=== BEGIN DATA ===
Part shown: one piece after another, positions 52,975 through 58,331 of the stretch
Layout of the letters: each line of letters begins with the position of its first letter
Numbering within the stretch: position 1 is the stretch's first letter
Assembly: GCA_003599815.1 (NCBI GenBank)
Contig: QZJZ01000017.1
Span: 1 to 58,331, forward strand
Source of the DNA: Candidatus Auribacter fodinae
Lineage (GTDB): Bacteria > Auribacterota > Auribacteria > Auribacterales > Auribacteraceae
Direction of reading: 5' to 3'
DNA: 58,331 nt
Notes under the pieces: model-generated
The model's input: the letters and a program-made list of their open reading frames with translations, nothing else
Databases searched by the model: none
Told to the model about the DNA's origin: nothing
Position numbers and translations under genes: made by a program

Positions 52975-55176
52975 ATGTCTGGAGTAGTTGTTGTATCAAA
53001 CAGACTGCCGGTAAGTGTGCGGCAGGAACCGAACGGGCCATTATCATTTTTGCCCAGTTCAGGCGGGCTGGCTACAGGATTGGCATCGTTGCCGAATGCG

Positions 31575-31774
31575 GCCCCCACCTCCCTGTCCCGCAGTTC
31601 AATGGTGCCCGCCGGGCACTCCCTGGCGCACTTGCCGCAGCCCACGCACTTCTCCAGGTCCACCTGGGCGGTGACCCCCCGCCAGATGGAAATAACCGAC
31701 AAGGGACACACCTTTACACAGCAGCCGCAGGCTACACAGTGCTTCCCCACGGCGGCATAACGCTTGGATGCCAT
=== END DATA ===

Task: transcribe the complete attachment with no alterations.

Part shown: one piece after another, positions 52,975 through 58,331 of the stretch
Layout of the letters: each line of letters begins with the position of its first letter
Numbering within the stretch: position 1 is the stretch's first letter
Assembly: GCA_003599815.1 (NCBI GenBank)
Contig: QZJZ01000017.1
Span: 1 to 58,331, forward strand
Source of the DNA: Candidatus Auribacter fodinae
Lineage (GTDB): Bacteria > Auribacterota > Auribacteria > Auribacterales > Auribacteraceae
Direction of reading: 5' to 3'
DNA: 58,331 nt
Notes under the pieces: model-generated
The model's input: the letters and a program-made list of their open reading frames with translations, nothing else
Databases searched by the model: none
Told to the model about the DNA's origin: nothing
Position numbers and translations under genes: made by a program

Positions 52975-55176
52975 ATGTCTGGAGTAGTTGTTGTATCAAA
53001 CAGACTGCCGGTAAGTGTGCGGCAGGAACCGAACGGGCCATTATCATTTTTGCCCAGTTCAGGCGGGCTGGCTACAGGATTGGCATCGTTGCCGAATGCG

Positions 31575-31774
31575 GCCCCCACCTCCCTGTCCCGCAGTTC
31601 AATGGTGCCCGCCGGGCACTCCCTGGCGCACTTGCCGCAGCCCACGCACTTCTCCAGGTCCACCTGGGCGGTGACCCCCCGCCAGATGGAAATAACCGAC
31701 AAGGGACACACCTTTACACAGCAGCCGCAGGCTACACAGTGCTTCCCCACGGCGGCATAACGCTTGGATGCCAT